Winter is here, but you don’t have to pack the tent and sleeping bag away for another season quite yet (or at all.) By altering a few strategies, backpacking can be enjoyed year-round. Below are some of the best tips I’ve learned over the years in an effort to learn to enjoy camping in any season, including winter.
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1. Start small and work your way up to bigger trips
If you were to go backpacking in the middle of summer, how far would you hike in a day? Take that distance and cut it in half. Now you’re looking at a more reasonable distance for cold-weather trips. If you’re making the trip with children or if you’ll be breaking trail through deep snow, you may want to chop off a few more miles still.
The goal at this time of year isn’t about gigantic adventures. Instead, it is about just getting into the backcountry and enjoying the solitude at a time of year when most others are house and city-bound. By late fall, I’ve started missing our summer wilderness trips and am always itching to get away from the city. At this point, I don’t care how far I journey into the wilds as long as I find a place to call home for the night and I can’t hear the highway anymore.
2. Start fall and winter trips early in the morning
I will never forget the ski trip I did one November where we didn’t start quite early enough in the morning to reach our cabin before dark. We’d forgotten how early the sun goes down, and we hadn’t budgeted enough time with the trail breaking we were doing in deep snow. So we never did reach that cabin, and it was a long ski back to the cars by headlamp as we finally arrived at the vehicles near midnight.
Lesson learned! Short days require a very early start if you have many miles to cover before reaching camp. (And another reason to choose a trip that’s short and easy)
Also, if there’s snow, bring a sled. My motto is, “why carry a heavy pack if you can pull it.”
3. It’s still camping if you choose to use a wilderness hut or backcountry cabin
Don’t be afraid of seeking out additional comfort in the form of a cozy backcountry cabin or shelter of some kind in the cooler months. It doesn’t make you soft, and you don’t have to sleep on the ground to call it camping.
In the Canadian Rockies, check out the Alpine Club of Canada’s website to learn about their incredible backcountry hut system. In the U.S., hut lodging is organized by state. For an overview of backcountry yurts, huts, and reservations, check out this excellent article by Backcountry.com.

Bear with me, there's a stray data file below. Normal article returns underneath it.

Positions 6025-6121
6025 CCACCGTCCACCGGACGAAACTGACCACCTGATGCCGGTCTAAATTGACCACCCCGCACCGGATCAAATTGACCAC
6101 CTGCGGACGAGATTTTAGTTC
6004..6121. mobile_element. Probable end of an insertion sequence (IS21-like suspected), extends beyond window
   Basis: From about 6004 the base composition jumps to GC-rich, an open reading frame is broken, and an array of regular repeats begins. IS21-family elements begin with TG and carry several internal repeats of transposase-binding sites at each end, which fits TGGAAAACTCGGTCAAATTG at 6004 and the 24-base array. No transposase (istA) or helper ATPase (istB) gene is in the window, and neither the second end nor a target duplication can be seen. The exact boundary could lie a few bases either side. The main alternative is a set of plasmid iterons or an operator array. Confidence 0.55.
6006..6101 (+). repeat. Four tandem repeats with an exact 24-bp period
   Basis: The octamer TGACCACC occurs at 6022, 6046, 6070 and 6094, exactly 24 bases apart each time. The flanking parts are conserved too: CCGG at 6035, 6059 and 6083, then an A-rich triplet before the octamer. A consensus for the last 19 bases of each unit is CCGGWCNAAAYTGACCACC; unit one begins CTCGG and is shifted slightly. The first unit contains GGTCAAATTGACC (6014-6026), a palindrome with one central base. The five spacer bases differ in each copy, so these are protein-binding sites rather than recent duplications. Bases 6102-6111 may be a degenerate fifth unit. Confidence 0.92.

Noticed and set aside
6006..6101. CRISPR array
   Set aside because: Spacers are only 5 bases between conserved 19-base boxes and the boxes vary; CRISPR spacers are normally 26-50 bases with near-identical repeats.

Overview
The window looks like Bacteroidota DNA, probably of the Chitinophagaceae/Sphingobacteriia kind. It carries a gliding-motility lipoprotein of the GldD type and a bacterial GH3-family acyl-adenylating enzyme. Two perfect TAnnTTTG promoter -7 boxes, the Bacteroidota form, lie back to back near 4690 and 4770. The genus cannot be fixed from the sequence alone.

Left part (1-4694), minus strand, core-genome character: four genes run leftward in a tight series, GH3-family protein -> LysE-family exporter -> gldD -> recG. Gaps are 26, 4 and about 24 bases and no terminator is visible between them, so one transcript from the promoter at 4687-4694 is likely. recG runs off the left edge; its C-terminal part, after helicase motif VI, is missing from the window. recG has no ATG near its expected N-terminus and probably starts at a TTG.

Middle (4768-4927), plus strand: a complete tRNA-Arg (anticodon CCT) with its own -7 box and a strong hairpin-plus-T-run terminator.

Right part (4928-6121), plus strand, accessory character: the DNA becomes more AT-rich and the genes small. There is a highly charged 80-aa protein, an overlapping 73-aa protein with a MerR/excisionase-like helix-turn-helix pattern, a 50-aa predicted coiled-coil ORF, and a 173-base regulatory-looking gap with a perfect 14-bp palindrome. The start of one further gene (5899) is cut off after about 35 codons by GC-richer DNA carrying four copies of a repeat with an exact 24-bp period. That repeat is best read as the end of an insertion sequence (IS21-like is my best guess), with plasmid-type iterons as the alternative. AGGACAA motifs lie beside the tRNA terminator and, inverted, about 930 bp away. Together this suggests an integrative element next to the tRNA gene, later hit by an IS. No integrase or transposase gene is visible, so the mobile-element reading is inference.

4. Fire is your friend in cold weather
If you have your heart set on cold-weather tenting, try to find a campground that allows fires and provides firewood. There are few things so miserable in the backcountry as huddling under a tarp in the rain or snow, eating your freeze-dried chicken and rice out of a bag while wishing you had a warm fire. And yes, I’ve been there, and I don’t plan on repeating the experience anytime soon.
Unless you’re camped on a glacier doing an epic ski traverse, you might as well look for a campground with fire pits and add some comfort to your fall or winter trip. (And if you have to carry in a long-burning fire log (like this one) or two, I’d do it!)
5. Don’t skimp on gear when winter camping
Now is not the time to skimp on gear. Don’t go light or save money with that tarp or hammock that weighs five pounds less than your tent, the three-season sleeping bag that was so much cheaper than the winter bag you really wanted, or the short Therm-a-Rest mattress that again cuts off a few pounds of weight but provides no warmth for your legs.
If you don’t have a thick insulated mattress, rent or borrow one. If you don’t have a winter bag and a four-season tent, rent or borrow them as well. You won’t be happy if you’re freezing the whole time. And if you’re not happy, there’s a good chance you won’t be repeating this experience anytime soon.
Also, remember that if it freezes, put it in your sleeping bag! Gear that freezes may include boot liners, camera batteries, phones, and contact solution.
Ways to Stay Warm While Winter Camping
Cover that backside with a down skirt. Skhoop out of Alaska has a great variety of insulated skirts, and I love mine for cold weather camping.
Bring an insulated bum pad (or heated seat cover) for sitting on around camp. Rocks are cold. Winter is cold. Your bum doesn’t have to be.
Change into dry clothing as soon as you get to camp and layer your sleep clothes (if different from camp clothing) underneath so that you don’t have to undress before bed when it’s coldest.
Sleep with a hot water bottle to help keep toes warm.
Eat lots, eat constantly, and don’t worry about the fat. A snack before bed will also help warm up your inner furnace.
Exercise before bed. A good friend of mine swears by doing 50 sit-ups in her sleeping bag before sleeping. This exercise warms up the body and helps you stay warm all night.
Wear a down jacket (like the 650 Down Jacket 2.0 from REI) to bed if you like to stick your arms out of your bag for more comfort while you sleep.
Always wear a hat to bed. You really will be warmer if your head is warm.
Bring a pair of down booties to change into at camp (like Baffin’s Cush Slipper). Not only will they keep you warm, but a good pair of booties will have a thick sole suitable for walking around camp on rocky terrain and will be much more comfortable than wearing your hiking boots 24/7.
For more tips on fall and winter camping, check out this great article by the Wilderness Society, 45 Tips for Foolproof Fall Camping. Or, if you’re new to camping, Smart Exploring provides a comprehensive camping overview in Camping 101.
See you on the trails!
What recommendations do you have for fall and winter camping? Please share your thoughts with us in the comments below.
This article was first published on November 10, 2014, and was most recently updated on December 20, 2021.